Open University in the U.K. launched its first free online courses in October. The university is reportedly spending €5.65 million on the courses, which are housed on its OpenLearn Web site and cover subjects ranging from the arts and history to science and nature. The online learning material is taken from Open University courses and utilizes tools including videoconferencing, mind maps and instant messaging to facilitate learning. To learn more or to take a course for a test drive, visit the above URL.
Jan 5, 2007
Architecture is not just about IT systems. It's a combination of people, processes and systems. I would like to see more focus on the design of the learning function.
Architecture comes to mind when you think of buildings. Buildings need architecture because they are complex systems with many components (foundations, walls, electricity, heating,...), because you want to be able to redo it later on, and because you want to be able to change it later on. Without a blueprint that would be close to impossible. We need more architecture in learning for the same reasons: it is complex, we want to be able to redo it and we want to be able to change/maintain it. So we need a blueprint of how the people, processes and systems in the learning function deliver their goals.
2- Reuse of content
It has been a promise of the learning industry for years: reuse of content. It is one of the main reasons that make organisations standardize on SCORM or AICC. It is one of the main reasons why we design our learning products as a combination of small 'reusable' learning objects.
But it doesn't happen. Why?
There are dozens of LMS vendors out there, but end of this quarter we will have one single dominant worldwide player for content: SkillSoft. (And a bunch of small, local players.) There is just no competitive and efficient market place for content. I would like so see more focus on sharing/selling content. What stops us from doing it?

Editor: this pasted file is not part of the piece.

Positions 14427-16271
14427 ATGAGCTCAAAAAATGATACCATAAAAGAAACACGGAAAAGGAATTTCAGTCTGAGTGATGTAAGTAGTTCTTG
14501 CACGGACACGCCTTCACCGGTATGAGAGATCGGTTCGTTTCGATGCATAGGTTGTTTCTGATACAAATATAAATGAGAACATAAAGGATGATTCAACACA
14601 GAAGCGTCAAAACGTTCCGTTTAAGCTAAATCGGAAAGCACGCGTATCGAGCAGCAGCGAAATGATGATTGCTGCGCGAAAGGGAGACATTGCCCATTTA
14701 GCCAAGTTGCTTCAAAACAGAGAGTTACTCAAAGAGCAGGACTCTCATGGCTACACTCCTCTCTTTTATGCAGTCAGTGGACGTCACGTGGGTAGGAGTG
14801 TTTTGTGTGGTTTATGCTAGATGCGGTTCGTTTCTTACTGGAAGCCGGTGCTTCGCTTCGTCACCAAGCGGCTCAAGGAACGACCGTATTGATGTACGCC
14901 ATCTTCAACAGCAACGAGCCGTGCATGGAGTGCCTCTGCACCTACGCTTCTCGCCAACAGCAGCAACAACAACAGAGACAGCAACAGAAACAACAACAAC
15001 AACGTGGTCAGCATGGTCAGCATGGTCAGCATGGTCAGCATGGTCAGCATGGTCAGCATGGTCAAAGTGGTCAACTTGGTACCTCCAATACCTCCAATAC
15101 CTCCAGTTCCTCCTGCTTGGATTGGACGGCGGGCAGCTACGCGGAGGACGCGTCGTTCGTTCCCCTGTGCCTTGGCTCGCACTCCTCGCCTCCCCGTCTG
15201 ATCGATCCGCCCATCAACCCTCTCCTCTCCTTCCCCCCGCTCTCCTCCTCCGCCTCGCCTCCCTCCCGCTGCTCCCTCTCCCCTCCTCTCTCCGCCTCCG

Another wet dream of the learning industry is to one day be able to assemble a course 'just in time', adapted to the unique needs, delivery capabilities and style of the learner. It will not happen in 2007, but we can already progress halfway between this dream and the one-size-fits-all approach we still take too often. We can start localising our learning products better. With localising I mean not just translating (which is important on its own), but also making the examples and exercises relevant to the learner, the learner's organisation and the learner's work context.
So what does it take to be better at localising content?
So that's my proposal for the learning agenda this year. I'm even too realistic in my dreams: I did not dare include measuring the impact of learning, but some day we need to get our act together on that one too. Hypes last for years, but when they are over you need to be able to prove your value. Maybe in 2008...
Jan 1, 2007
Learning invested in process tranformation usually ranges from 10 to 20 percent of total project costs. This finding is in line with Gartner's recommendation, which suggests a learning investment of 10 to 15 percent of the total project cost for small/medium business ERP installs.
Learning initiatives for operational transformations typically range from 5 to 15 percent of the total investment.
(Source: Learning, a vital ingredient for successful business tranformation. IBM Learning Solutions, August 2005)